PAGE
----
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5 Effective Time Management Tips for Principals


Stressed PrincipalIt’s surprising that more principals don't insist on comfortable, high-quality memory foam sofa beds in their office. By the time you factor in the hours spent before work and after work trying to catch up on all the work you can't do while you' work, your personal life can become a mere blip on the radar. But that’s not how it should be—at least not all the time. How can principals be outstanding at their job without sacrificing their entire sense of self? Three words: Effective Time Management.

In an article written for Education World, Gary Hopkins has—with the help of more than a dozen principals across the country—compiled a list of effective time management tips for principals. We’ve boiled it down to what we feel are the 5 essentials.

5 Effective Time Management Tips for Principals

  1. Do, Delegate, or Dump? One of the first steps in focusing your priorities is to decide what things need to be done by you, what can be delegated to someone else, or what needs to just be dumped altogether. Step back from your daily routine and habits, and see what is really working and what's detracting from productivity potential. No principal is an island, so you might even ask for input from a trusted secretary or colleague. You might be able to isolate non-essential activities that are wasting precious time.

  2. Keep Priorities a Focus. Once you have skimmed the unnecessary fat from your daily routine, make sure to keep priorities an overarching focus. If doing 5-minute classroom walk-thrus are a priority for you, then do them. If you receive an unexpected phone call or drop-in visitor beforehand, politely and graciously explain you have a previously scheduled engagement and let them email you to re-establish a time that will work.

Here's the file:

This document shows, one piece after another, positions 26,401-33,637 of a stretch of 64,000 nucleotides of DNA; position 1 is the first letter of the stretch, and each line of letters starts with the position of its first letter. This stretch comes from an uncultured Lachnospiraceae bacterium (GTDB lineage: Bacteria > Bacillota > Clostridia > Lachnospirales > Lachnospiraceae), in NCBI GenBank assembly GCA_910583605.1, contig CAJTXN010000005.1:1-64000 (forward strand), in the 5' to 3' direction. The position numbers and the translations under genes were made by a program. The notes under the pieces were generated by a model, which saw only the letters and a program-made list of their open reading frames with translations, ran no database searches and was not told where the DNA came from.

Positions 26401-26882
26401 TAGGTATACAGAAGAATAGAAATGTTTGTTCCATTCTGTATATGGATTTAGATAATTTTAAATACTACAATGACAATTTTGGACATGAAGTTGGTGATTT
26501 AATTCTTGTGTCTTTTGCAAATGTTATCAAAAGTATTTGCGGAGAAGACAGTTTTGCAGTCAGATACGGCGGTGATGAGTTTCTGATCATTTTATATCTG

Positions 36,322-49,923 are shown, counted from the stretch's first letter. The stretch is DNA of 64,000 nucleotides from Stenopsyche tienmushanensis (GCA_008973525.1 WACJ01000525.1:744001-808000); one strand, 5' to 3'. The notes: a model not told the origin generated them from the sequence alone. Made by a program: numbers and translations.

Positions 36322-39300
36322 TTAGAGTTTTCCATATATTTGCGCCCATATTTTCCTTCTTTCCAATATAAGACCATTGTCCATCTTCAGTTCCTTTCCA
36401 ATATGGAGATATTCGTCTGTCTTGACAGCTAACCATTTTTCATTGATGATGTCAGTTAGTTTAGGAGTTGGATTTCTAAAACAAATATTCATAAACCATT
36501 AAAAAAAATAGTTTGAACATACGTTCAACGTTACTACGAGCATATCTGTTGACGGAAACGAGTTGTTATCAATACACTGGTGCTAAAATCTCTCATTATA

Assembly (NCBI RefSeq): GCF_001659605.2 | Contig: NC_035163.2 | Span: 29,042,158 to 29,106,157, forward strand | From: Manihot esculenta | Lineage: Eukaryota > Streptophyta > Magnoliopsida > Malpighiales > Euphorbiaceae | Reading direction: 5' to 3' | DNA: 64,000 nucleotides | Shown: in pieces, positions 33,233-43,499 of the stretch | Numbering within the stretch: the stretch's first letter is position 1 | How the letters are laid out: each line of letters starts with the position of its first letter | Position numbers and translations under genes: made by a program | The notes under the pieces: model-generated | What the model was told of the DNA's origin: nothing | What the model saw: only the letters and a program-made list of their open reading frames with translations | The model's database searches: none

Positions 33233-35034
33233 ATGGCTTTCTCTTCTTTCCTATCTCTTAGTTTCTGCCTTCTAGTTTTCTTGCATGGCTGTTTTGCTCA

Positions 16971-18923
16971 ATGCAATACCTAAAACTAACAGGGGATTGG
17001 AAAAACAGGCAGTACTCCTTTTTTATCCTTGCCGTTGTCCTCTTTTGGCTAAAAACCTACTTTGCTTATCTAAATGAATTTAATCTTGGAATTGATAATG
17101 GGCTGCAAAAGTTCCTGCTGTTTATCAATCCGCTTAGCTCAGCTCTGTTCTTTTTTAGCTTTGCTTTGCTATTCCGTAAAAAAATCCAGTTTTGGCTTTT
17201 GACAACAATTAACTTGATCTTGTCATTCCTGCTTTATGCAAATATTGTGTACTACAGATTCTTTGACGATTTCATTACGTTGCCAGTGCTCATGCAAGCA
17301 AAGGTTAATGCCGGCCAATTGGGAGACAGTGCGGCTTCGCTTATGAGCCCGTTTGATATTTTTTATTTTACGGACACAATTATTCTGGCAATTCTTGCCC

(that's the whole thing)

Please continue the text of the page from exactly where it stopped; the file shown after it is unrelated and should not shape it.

3. Satellite Offices. It's hard to remain visible around campus and keep up with all the in-office work you are responsible for. If you can find a way to create "satellite offices" on campus, you may be able to do both at the same time. Think of all the time you spend online. Does your campus have a computer room - or perhaps several? Pop in and use one of the school's computer's to catch up on work, visit with some students, and be available to the variety of teachers passing through. Grab a "to-do" paperwork file from your desk, find an empty classroom desk, and work in the hallway once in a while. Students will love it, teachers will stop and chat, and you can maximize the best of both worlds.

  4. Delegate. So this was a component of #1 but it's so important it deserves its own number. You absolutely must learn to trust others to do their job and recognize that their way is just as good as yours, even if it's different. Consider putting a "Leadership Team" together, based on volunteers (so you know they want to help) and then meet regularly to delegate work to interested and willing helpers.

  5. Close the Door. Visibility is important, but equally important is uninterrupted time. Set very clear, regular (so your secretary gets used to it) blocks of time where you are absolutely not to be interrupted for any non-emergency situation. Whether you need to catch up on e-mail, eat something (heaven forbid!), or return phone messages, you'll enjoy having a host of things checked off your list-of-things-to-do.

Really, it all comes down to balance. Don't jump on the cultural "do everything" bandwagon because it's impossible. Just focus on the essentials; the more you're able to cull the time wasters, the more productive and energetic you will be.